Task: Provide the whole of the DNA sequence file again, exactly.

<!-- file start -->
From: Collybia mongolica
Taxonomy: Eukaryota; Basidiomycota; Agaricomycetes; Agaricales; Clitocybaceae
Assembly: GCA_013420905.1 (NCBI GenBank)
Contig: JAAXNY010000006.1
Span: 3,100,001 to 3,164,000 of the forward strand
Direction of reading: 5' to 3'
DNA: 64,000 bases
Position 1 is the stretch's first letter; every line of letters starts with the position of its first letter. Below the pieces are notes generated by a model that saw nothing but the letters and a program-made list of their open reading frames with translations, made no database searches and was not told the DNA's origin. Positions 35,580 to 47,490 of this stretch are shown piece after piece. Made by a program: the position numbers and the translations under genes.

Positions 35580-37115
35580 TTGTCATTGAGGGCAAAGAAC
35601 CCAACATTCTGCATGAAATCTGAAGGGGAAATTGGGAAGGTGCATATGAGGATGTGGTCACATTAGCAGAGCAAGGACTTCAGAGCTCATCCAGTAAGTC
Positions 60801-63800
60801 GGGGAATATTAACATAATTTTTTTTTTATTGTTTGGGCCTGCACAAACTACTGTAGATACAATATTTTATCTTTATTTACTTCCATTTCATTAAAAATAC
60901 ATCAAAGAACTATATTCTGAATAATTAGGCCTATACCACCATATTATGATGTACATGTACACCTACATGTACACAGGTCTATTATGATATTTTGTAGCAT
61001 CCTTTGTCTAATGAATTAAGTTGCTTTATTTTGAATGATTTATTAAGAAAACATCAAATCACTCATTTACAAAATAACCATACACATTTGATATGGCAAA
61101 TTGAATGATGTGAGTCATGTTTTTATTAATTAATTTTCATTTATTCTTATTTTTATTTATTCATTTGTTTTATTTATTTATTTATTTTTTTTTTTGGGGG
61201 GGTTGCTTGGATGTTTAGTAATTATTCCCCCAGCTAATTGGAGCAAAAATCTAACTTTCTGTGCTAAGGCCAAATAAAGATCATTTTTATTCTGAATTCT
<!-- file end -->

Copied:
From: Collybia mongolica
Taxonomy: Eukaryota; Basidiomycota; Agaricomycetes; Agaricales; Clitocybaceae
Assembly: GCA_013420905.1 (NCBI GenBank)
Contig: JAAXNY010000006.1
Span: 3,100,001 to 3,164,000 of the forward strand
Direction of reading: 5' to 3'
DNA: 64,000 bases
Position 1 is the stretch's first letter; every line of letters starts with the position of its first letter. Below the pieces are notes generated by a model that saw nothing but the letters and a program-made list of their open reading frames with translations, made no database searches and was not told the DNA's origin. Positions 35,580 to 47,490 of this stretch are shown piece after piece. Made by a program: the position numbers and the translations under genes.

Positions 35580-37115
35580 TTGTCATTGAGGGCAAAGAAC
35601 CCAACATTCTGCATGAAATCTGAAGGGGAAATTGGGAAGGTGCATATGAGGATGTGGTCACATTAGCAGAGCAAGGACTTCAGAGCTCATCCAGTAAGTC
Positions 60801-63800
60801 GGGGAATATTAACATAATTTTTTTTTTATTGTTTGGGCCTGCACAAACTACTGTAGATACAATATTTTATCTTTATTTACTTCCATTTCATTAAAAATAC
60901 ATCAAAGAACTATATTCTGAATAATTAGGCCTATACCACCATATTATGATGTACATGTACACCTACATGTACACAGGTCTATTATGATATTTTGTAGCAT
61001 CCTTTGTCTAATGAATTAAGTTGCTTTATTTTGAATGATTTATTAAGAAAACATCAAATCACTCATTTACAAAATAACCATACACATTTGATATGGCAAA
61101 TTGAATGATGTGAGTCATGTTTTTATTAATTAATTTTCATTTATTCTTATTTTTATTTATTCATTTGTTTTATTTATTTATTTATTTTTTTTTTTGGGGG
61201 GGTTGCTTGGATGTTTAGTAATTATTCCCCCAGCTAATTGGAGCAAAAATCTAACTTTCTGTGCTAAGGCCAAATAAAGATCATTTTTATTCTGAATTCT